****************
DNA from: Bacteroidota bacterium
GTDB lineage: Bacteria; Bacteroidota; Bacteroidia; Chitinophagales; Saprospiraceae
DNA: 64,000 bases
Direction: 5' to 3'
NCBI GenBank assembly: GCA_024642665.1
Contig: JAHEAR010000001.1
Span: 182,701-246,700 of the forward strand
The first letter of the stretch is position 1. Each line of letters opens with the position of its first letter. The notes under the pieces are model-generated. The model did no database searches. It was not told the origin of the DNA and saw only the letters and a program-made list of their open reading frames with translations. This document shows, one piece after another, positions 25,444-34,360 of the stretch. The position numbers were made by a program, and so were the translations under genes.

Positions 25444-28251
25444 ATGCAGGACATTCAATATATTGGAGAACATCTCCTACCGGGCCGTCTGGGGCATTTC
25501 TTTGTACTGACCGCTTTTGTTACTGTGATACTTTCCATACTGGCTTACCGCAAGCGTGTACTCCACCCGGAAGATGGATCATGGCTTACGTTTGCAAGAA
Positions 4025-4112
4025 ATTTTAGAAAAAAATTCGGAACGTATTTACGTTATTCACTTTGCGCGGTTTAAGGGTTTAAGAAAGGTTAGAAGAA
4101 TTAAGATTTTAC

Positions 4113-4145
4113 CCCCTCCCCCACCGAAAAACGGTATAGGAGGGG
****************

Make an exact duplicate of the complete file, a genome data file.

DNA from: Bacteroidota bacterium
GTDB lineage: Bacteria; Bacteroidota; Bacteroidia; Chitinophagales; Saprospiraceae
DNA: 64,000 bases
Direction: 5' to 3'
NCBI GenBank assembly: GCA_024642665.1
Contig: JAHEAR010000001.1
Span: 182,701-246,700 of the forward strand
The first letter of the stretch is position 1. Each line of letters opens with the position of its first letter. The notes under the pieces are model-generated. The model did no database searches. It was not told the origin of the DNA and saw only the letters and a program-made list of their open reading frames with translations. This document shows, one piece after another, positions 25,444-34,360 of the stretch. The position numbers were made by a program, and so were the translations under genes.

Positions 25444-28251
25444 ATGCAGGACATTCAATATATTGGAGAACATCTCCTACCGGGCCGTCTGGGGCATTTC
25501 TTTGTACTGACCGCTTTTGTTACTGTGATACTTTCCATACTGGCTTACCGCAAGCGTGTACTCCACCCGGAAGATGGATCATGGCTTACGTTTGCAAGAA
Positions 4025-4112
4025 ATTTTAGAAAAAAATTCGGAACGTATTTACGTTATTCACTTTGCGCGGTTTAAGGGTTTAAGAAAGGTTAGAAGAA
4101 TTAAGATTTTAC

Positions 4113-4145
4113 CCCCTCCCCCACCGAAAAACGGTATAGGAGGGG